Lime and limpid green, a second scene
A fight between the blue you once knew
Floating down, the sound resounds
Around the icy waters underground
Jupiter and Saturn, Oberon, Miranda and Titania
Neptune, Titan, stars can frighten

—-Pink Floyd, Astronomy Domine, from The Piper at the Gates of Dawn

 

One of the order boards, Braindead Brewing Company, Deep Elllum, Dallas, Texas

Nick and I took the DART train towards downtown with our bikes. He got off before me and went for a longer ride – but we met up at Braindead Brewing in Deep Ellum for a late lunch and a beer. Braindead has a lot of taps with their own unique brews displayed on the wall. I ordered a number 14 from a very young-looking waiter.

“That’s a Pink Floyd reference,” he said, with pride.

“I’m old,” I said, gesturing at my gray hair, “I know that album,” (although I was only ten when the album was released… Actually I think I heard it on re-release in the 70’s).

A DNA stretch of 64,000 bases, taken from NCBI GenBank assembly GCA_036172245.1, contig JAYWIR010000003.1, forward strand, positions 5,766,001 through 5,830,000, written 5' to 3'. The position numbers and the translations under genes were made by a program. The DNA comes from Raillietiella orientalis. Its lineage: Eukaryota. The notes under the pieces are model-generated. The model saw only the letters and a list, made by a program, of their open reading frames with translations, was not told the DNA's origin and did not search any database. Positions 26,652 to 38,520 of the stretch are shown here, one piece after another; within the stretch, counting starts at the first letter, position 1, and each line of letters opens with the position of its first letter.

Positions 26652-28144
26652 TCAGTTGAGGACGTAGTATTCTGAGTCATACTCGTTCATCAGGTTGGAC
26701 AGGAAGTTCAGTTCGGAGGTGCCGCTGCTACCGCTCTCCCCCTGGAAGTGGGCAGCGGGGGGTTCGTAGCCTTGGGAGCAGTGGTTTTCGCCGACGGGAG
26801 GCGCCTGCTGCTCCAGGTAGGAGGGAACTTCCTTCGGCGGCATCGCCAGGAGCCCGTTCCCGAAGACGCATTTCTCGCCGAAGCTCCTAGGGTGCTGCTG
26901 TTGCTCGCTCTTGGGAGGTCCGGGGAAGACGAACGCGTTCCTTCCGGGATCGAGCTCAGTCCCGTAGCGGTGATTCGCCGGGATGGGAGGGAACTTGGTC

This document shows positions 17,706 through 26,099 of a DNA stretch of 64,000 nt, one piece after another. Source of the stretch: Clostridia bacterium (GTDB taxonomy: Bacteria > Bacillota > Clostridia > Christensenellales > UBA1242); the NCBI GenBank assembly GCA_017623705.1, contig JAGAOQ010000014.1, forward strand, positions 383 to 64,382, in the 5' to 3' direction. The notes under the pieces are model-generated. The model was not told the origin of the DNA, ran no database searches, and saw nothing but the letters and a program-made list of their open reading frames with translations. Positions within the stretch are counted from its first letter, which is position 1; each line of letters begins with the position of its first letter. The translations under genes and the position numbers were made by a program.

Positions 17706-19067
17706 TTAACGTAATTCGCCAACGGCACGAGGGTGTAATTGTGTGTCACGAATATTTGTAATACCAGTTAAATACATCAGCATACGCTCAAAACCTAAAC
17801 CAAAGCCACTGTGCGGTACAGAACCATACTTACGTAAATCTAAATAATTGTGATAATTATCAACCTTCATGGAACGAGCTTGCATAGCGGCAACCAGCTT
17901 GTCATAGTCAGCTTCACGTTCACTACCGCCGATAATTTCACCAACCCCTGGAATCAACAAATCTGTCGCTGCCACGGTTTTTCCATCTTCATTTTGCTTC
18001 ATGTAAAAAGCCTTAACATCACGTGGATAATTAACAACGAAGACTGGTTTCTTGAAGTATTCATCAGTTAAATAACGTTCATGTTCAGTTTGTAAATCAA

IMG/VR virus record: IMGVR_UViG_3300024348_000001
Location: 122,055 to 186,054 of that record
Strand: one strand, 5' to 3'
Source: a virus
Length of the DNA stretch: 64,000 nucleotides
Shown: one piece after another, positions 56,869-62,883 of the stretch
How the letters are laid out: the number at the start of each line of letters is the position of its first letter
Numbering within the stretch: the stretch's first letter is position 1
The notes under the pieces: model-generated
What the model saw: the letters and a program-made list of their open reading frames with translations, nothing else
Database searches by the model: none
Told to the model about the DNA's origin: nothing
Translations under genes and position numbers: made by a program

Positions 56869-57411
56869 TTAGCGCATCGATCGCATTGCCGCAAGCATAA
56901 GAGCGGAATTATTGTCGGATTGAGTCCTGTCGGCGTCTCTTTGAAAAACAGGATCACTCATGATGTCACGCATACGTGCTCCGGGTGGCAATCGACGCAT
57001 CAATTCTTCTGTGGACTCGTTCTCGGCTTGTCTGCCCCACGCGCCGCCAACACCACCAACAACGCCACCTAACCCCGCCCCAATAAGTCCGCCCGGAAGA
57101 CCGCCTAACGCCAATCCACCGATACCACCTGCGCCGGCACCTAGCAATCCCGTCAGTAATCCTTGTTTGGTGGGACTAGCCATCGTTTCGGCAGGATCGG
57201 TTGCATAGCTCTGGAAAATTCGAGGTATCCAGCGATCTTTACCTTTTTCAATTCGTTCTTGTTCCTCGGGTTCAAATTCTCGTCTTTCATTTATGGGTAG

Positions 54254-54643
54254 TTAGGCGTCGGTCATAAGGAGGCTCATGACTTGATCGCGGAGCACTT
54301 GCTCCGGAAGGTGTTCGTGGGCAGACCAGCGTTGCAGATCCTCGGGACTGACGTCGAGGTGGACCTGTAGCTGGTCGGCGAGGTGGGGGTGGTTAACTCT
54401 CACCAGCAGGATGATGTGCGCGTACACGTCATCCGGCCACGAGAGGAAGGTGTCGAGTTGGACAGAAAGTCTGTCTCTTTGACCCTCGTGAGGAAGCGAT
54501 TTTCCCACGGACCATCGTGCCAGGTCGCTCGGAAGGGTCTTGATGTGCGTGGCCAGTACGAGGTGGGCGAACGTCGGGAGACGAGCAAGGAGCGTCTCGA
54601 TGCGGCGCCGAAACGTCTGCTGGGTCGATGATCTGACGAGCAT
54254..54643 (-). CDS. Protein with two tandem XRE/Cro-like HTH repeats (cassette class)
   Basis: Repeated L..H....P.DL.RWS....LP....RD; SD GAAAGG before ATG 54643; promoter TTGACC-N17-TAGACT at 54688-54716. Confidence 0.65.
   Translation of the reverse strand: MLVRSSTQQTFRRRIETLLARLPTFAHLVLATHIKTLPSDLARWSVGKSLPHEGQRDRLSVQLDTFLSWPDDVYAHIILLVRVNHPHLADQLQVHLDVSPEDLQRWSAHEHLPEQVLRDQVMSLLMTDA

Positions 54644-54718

“I’m just showing off that I know what it is,” the waiter replied.

And I was suitably impressed.

And the beer – a strong dark Scotch ale, brewed with coffee, was good… worthy of classic early Pink Floyd – with Syd Barrett.

 

 

 

Cold, Cold And Hop-Bitter

“Oh, this beer here is cold, cold and hop-bitter, no point coming up for air, gulp, till it’s all–hahhhh.”
Thomas Pynchon, Gravity’s Rainbow

Taps on the wall, and a bear. Braindead Brewing Company, Deep Ellum, Dallas, Texas

Bike Porn – Tribe

“A tribe is a group of people connected to one another, connected to a leader, and connected to an idea. For millions of years, human beings have been part of one tribe or another. A group needs only two things to be a tribe: a shared interest and a way to communicate.”
Seth Godin, Tribes: We Need You to Lead Us

Nice Tribe Urban Bike parked outside Braindead Brewing, Deep Ellum, Dallas, Texas

That’s one way to store your cleated bike shoes while you go in for a beer.